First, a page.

Automated real time eddy current array inspection of nuclear assets

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6 Citations (Scopus)
60 Downloads (Pure)


Inspection of components with surface discontinuities is an area that volumetric Non-Destructive Testing (NDT) methods, such as ultrasonic and radiographic, struggle in detection and characterisation. This coupled with the industrial desire to detect surface-breaking defects of components at the point of manufacture and/or maintenance, to increase design lifetime and further embed sustainability in their business models, is driving the increased adoption of Eddy Current Testing (ECT). Moreover, as businesses move toward Industry 4.0, demand for robotic delivery of NDT has grown. In this work, the authors present the novel implementation and use of a flexible robotic cell to deliver an eddy current array to inspect stress corrosion cracking on a nuclear canister made from 1.4404 stainless steel. Three 180-degree scans at different heights on one side of the canister were performed, and the acquired impedance data were vertically stitched together to show the full extent of the cracking. Axial and transversal datasets, corresponding to the transmit/receive coil configurations of the array elements, were simultaneously acquired at transmission frequencies 250, 300, 400, and 450 kHz and allowed for the generation of several impedance C-scan images. The variation in the lift-off of the eddy current array was innovatively minimised through the use of a force–torque sensor, a padded flexible ECT array and a PI control system. Through the use of bespoke software, the impedance data were logged in real-time (≤7 ms), displayed to the user, saved to a binary file, and flexibly post-processed via phase-rotation and mixing of the impedance data of different frequency and coil configuration channels. Phase rotation alone demonstrated an average increase in Signal to Noise Ratio (SNR) of 4.53 decibels across all datasets acquired, while a selective sum and average mixing technique was shown to increase the SNR by an average of 1.19 decibels. The results show how robotic delivery of eddy current arrays, and innovative post-processing, can allow for repeatable and flexible surface inspection, suitable for the challenges faced in many quality-focused industries.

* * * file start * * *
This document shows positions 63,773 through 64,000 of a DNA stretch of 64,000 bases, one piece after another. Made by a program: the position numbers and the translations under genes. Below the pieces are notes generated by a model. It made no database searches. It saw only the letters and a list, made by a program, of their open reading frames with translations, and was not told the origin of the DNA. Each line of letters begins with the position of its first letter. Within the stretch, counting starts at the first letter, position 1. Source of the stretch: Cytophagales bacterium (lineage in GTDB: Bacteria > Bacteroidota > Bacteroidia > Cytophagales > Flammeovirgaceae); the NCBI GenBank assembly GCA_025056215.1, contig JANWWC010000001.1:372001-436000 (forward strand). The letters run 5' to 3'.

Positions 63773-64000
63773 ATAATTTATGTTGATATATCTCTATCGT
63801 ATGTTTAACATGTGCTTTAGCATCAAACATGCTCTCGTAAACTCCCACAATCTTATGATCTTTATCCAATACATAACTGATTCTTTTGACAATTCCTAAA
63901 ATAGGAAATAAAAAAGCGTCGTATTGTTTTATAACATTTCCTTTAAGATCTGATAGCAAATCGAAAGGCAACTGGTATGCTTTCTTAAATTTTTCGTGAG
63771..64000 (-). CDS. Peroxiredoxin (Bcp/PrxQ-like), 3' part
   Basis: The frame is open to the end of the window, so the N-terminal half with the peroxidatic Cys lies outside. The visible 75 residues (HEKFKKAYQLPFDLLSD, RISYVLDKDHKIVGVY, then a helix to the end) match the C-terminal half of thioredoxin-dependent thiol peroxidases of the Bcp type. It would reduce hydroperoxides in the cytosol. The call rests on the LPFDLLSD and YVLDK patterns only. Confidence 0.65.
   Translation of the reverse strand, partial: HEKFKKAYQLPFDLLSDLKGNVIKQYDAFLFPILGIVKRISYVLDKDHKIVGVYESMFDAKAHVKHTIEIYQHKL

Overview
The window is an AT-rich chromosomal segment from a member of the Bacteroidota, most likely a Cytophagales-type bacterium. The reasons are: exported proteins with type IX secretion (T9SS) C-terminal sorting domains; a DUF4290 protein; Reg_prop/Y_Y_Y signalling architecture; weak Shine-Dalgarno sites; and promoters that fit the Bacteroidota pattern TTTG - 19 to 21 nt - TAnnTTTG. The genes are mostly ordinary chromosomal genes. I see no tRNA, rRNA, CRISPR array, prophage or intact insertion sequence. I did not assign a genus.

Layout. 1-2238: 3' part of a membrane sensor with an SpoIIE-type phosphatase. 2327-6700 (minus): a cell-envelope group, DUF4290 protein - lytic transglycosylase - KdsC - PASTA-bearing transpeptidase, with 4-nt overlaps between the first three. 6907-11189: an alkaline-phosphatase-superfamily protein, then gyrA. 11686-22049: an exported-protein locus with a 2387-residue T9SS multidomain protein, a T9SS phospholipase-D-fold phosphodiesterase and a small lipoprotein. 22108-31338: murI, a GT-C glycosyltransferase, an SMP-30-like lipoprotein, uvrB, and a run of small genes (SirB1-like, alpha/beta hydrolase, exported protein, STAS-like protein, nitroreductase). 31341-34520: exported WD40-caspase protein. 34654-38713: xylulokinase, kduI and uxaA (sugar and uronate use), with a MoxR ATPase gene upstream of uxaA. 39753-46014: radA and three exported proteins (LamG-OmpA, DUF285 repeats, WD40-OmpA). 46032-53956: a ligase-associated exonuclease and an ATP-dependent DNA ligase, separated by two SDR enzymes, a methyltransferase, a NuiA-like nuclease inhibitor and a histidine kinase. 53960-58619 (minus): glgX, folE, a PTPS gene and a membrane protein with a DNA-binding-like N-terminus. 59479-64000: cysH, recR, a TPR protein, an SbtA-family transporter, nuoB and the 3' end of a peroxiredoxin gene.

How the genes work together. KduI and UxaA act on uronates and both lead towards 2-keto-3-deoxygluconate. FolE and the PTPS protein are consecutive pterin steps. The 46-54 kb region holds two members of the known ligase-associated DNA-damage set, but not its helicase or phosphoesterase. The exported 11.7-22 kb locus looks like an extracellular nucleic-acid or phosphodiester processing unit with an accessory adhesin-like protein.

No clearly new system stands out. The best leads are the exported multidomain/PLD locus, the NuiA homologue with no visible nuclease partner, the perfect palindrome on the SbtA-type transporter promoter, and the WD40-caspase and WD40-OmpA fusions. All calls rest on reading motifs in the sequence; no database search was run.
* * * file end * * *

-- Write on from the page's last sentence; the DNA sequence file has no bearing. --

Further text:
Original languageEnglish
Article number6036
Pages (from-to)6036
Number of pages19
Issue number16
Early online date12 Aug 2022
Publication statusPublished - 12 Aug 2022


  • non-destructive evaluation (NDE)
  • robotic NDE
  • automated eddy current testing
  • current arrays


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